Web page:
South Africa were playing more than just the opposition over the last few summers with matters coming to a head this season after their coach, Mark Boucher, was charged with gross misconduct by Cricket South Africa (CSA). Boucher received his charge sheet - which confirmed CSA will seek his dismissal - on Monday, two days ahead of the ODI series against India that South Africa swept 3-nil.
Boucher's charges relate to historic and current handlings of race issues, which have always been part of South African cricket's narrative but became even more topical since the Black Lives Matter movement's resurgence in sport in 2020. Since then, South Africa have appointed their first black African ODI captain, Temba Bavuma, who now outlined the difficulties of being in charge of a team that continues to face issues off the field.
"I don't think it's easy (captaining the team). There are a lot of dynamics that you need to manage. For me, the biggest thing is trying to keep cricket the main focus amongst the guys," Bavuma said. "I hate to bring this up but it's been a challenging period for the team, for the players, for particular members of management. There's been a lot of scrutiny surrounding the team and surrounding the organisation, so to manage the conversations happening around the change-room and to ensure our energy is 100% geared towards performing out there, for me, has been the biggest challenge. It has been a big responsibility but has also been a privilege. But it's not easy."
Bavuma did not name Boucher specifically and when the man himself was asked about the difficulties of coaching a team that is constantly facing off-field pressures, Boucher said: "I can't answer that. Not now in any case."
ESPNcricinfo understands that Boucher has been advised not to discuss matters related to his disciplinary hearing as it is part of the ongoing investigation. Boucher and his legal team will meet with CSA on Wednesday to outline a timeframe for the hearing, but it is unlikely to begin before South Africa return from their two-Test tour of New Zealand, which starts on February 17. Afrikaans newspaper Rapport reported on Sunday that Boucher's defence will be bankrolled by a group of wealthy businessmen, and though it did not name any of them, billionaire Johann Rupert, an entrepreneur, issued a tweet in support of Boucher earlier in the week.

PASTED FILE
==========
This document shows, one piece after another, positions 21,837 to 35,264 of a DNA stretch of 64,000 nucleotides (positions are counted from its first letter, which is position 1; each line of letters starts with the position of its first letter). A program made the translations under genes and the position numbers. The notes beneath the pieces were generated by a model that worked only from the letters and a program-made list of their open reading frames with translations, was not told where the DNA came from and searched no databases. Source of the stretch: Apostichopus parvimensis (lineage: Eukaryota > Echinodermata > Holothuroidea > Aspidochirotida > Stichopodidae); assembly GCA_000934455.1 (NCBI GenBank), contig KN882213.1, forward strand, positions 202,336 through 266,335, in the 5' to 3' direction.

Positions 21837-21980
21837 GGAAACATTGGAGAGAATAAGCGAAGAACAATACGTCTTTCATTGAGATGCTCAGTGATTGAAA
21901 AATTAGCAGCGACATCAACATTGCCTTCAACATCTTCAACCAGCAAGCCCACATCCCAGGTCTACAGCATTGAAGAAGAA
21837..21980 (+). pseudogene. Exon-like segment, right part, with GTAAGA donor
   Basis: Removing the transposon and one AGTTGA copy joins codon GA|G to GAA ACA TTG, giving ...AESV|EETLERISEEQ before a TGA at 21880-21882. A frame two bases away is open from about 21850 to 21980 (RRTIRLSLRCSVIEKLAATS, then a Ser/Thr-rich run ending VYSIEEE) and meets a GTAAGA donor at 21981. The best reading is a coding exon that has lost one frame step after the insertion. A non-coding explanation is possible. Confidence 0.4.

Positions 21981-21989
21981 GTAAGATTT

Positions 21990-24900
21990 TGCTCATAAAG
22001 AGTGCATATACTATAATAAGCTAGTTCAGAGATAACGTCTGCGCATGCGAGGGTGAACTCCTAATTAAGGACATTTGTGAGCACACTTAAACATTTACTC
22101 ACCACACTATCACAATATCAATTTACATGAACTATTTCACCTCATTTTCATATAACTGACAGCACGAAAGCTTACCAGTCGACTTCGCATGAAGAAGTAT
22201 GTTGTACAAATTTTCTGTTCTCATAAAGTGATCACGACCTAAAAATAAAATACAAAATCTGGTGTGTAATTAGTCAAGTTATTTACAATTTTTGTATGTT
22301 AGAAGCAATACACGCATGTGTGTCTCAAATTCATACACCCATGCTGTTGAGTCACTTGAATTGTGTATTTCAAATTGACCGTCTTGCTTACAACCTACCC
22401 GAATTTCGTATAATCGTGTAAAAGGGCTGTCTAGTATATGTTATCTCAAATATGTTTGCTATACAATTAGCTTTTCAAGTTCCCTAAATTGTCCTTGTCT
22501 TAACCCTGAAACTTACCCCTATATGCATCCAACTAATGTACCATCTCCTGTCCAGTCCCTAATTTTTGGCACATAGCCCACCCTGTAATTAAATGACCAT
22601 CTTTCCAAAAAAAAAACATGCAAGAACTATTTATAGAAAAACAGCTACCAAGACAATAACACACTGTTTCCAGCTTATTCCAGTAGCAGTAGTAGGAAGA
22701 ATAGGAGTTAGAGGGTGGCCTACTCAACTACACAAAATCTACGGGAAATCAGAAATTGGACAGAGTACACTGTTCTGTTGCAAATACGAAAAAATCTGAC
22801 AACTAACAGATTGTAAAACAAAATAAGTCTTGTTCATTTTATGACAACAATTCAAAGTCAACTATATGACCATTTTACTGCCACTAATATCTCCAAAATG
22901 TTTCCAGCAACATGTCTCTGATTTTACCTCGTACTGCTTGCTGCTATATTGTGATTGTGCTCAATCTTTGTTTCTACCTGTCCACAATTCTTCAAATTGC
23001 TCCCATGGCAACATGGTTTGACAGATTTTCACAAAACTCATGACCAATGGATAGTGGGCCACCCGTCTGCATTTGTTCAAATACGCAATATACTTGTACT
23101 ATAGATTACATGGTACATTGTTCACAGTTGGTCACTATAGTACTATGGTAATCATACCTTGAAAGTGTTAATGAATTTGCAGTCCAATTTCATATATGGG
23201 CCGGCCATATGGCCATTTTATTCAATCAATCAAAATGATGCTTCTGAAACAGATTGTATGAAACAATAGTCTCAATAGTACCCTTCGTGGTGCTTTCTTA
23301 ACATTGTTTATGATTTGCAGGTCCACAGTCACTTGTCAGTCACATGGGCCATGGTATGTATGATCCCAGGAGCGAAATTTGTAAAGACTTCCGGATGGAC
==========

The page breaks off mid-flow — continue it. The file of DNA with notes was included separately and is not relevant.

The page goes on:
Despite what could be a rocky few months ahead for Boucher personally, he was positive about the development the team has made under his watch to beat India in both the Test and ODI series this season. "The progression has been great," Boucher said. "We turned the corner a while ago, from a team perspective. We tried a few things in Covid times when we had to get a deeper squad and we gave a lot of opportunities to a lot of players. We are starting to reap the rewards now. It's all falling into place, which is nice."
While acknowledging areas for improvement, such as the fielding in particular, Boucher said the ingredients in the squad could make a recipe for future success, especially because internally there's a sense of harmony. "There are always places we can improve. I don't think our fielding was great. But I like the look of this batting team. I like the balance. We are getting hundreds, and that's with one or two of those guys out of form. I believe we've got a classy top six," Boucher said. "And now with allrounders, we've got a couple that we can look at. We have an environment which is very good. The change-room is a happy change-room and the players are growing as cricketers and human beings."
South Africa will celebrate their twin successes against India, but Boucher said their feet remain "firmly on the ground", and Bavuma, speaking from both a captaincy and batting perspective, echoed that. "It means a lot as a player. Knowing I contributed to the winning cause makes it better," he said. "You will always be judged on your record and to convincingly beat an Indian side speaks a lot to my captaincy. But things are still early from a leadership point of view. I will take the positives but I will try very hard not to get ahead of myself."